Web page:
Virgilio didn’t leave the pages of Leonardo’s book to lead me trough the road to Manali. Classic poets still have a but at the time of hitch hiking. Instead, I earned the company of Ian, a South African of Dutch ascendance whose first language was Afrikaans, blend of old Dutch, German, and a dozen of black dialects. The Dutch that settled around the Cape of Good Hope are known as Boers. The trip to Manali was long enough to discover that, despite coming from different continents, there could be unexpected things in common. To begin, we are both grafts of European experiments in the New World. Both Boers and Italians climbed down their ships with more sense of the adventure than realism, in similar latitudes (Buenos Aires and Cape Town) and created a microclimate compact enough to psychologically exclude the place they were living in from the rest of the continents. In this way, when a South African goes to Kenya, he says he is going to Africa. Likewise, English buy ferry tickets to Europe when they cross to France and Argentinean backpackers happily announce they will set off to discover Latin America, when they intend to visit neighboring Bolivia or Peru. Comprehensibly, Peruvians accuse us of considering ourselves a branch of Switzerland…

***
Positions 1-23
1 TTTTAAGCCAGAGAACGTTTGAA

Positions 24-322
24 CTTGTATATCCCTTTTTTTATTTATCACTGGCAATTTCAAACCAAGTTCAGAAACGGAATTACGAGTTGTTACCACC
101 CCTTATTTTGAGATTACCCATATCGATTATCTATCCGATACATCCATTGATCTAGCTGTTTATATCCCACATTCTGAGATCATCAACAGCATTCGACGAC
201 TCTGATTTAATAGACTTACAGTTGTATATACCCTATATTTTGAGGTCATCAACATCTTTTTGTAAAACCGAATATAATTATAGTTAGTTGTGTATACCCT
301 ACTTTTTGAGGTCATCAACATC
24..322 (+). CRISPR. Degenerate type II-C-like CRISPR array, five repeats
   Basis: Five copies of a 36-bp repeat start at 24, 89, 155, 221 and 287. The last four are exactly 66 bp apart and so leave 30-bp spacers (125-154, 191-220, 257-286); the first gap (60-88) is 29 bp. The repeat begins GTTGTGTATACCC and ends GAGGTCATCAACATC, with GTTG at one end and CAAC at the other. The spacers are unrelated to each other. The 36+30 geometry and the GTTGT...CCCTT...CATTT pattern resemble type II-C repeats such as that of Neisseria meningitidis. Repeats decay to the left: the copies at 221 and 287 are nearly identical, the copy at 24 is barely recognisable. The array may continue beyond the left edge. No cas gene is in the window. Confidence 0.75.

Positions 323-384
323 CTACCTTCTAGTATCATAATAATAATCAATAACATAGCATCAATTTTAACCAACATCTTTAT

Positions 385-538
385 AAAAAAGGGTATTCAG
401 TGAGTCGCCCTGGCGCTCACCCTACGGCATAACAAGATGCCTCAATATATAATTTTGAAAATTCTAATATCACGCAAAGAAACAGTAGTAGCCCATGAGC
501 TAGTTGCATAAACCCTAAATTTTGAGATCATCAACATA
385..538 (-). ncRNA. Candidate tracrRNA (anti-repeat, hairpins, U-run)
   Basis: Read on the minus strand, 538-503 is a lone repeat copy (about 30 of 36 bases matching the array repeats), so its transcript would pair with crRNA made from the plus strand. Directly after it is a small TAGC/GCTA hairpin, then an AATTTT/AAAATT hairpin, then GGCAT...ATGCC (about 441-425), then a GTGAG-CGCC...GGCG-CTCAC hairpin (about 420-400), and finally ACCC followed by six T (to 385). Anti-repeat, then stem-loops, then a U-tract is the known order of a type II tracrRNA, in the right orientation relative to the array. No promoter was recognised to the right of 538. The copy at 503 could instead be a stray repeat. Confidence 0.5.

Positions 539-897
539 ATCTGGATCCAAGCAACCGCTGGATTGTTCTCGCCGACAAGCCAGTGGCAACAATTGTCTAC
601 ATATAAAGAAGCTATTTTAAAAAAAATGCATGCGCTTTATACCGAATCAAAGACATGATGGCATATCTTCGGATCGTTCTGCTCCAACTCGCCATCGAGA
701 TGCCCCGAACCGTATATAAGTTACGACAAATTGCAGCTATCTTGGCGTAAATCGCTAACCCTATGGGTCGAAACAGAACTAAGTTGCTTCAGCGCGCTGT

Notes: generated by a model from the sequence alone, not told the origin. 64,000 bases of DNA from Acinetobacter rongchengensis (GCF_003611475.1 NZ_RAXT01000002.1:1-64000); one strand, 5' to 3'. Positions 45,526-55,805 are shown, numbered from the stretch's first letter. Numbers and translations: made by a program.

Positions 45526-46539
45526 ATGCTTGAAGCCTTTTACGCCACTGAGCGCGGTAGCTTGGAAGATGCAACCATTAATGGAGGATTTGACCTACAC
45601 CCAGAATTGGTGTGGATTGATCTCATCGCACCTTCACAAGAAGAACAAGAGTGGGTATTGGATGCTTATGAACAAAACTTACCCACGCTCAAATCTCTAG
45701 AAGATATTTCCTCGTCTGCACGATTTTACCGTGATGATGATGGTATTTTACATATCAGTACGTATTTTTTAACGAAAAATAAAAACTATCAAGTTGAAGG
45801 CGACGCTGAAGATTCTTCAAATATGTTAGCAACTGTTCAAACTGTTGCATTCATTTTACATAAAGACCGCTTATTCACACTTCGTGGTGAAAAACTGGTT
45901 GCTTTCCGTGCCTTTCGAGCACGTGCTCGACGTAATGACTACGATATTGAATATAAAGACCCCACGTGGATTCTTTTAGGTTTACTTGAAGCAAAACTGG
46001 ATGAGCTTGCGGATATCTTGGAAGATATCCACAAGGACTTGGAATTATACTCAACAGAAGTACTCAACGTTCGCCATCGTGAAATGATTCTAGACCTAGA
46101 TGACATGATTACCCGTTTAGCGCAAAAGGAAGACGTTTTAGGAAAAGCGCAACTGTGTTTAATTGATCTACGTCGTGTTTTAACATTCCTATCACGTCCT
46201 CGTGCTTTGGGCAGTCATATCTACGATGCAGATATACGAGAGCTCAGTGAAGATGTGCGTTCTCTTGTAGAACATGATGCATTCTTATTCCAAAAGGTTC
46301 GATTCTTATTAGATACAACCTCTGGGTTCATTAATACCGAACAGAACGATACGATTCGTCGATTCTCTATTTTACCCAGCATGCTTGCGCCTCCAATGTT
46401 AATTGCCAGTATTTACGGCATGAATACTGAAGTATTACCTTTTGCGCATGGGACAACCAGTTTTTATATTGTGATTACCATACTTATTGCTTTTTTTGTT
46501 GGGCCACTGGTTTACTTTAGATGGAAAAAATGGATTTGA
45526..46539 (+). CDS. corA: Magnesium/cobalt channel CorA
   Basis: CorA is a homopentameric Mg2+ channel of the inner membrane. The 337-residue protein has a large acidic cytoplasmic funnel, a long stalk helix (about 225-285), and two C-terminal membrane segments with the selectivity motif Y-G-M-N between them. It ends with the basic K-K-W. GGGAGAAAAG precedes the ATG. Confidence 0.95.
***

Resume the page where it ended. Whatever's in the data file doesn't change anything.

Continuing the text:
Ian enjoys walking barefoot, for I nicked him Barefoot Boer, but his distinctive note is his passion for all things Asian. He lives and teaches English in Taiwan, what is not so terrible, if he wouldn’t loose his head for local girls. It’s this frenzy for the “narrow eye staff” what entitles him to the intensive care unit. Or maybe I should be more respectful for other people’s decision to follow the steps of John Lennon. So a Malasyan girl was waiting for Ian in Manali, and that kept him smiling, in spite of the slow pace of the local Tata trucks. In one of those we reached Tikse. A tire screeching halt and we jumped off to explore the local monastery. I still don’t see clearly the way monastic life is fully compatible with Buddhism. It was by abandoning his cloister style life and traveling that Buddha concluded that “life is pain” and that the reason of such pain is desire. But Buddhism doesn’t seem to take note of that importance, for I have never seen an image of a “Traveling Buddha”. Can you imagine a Buddha with his thumb up as a mudra?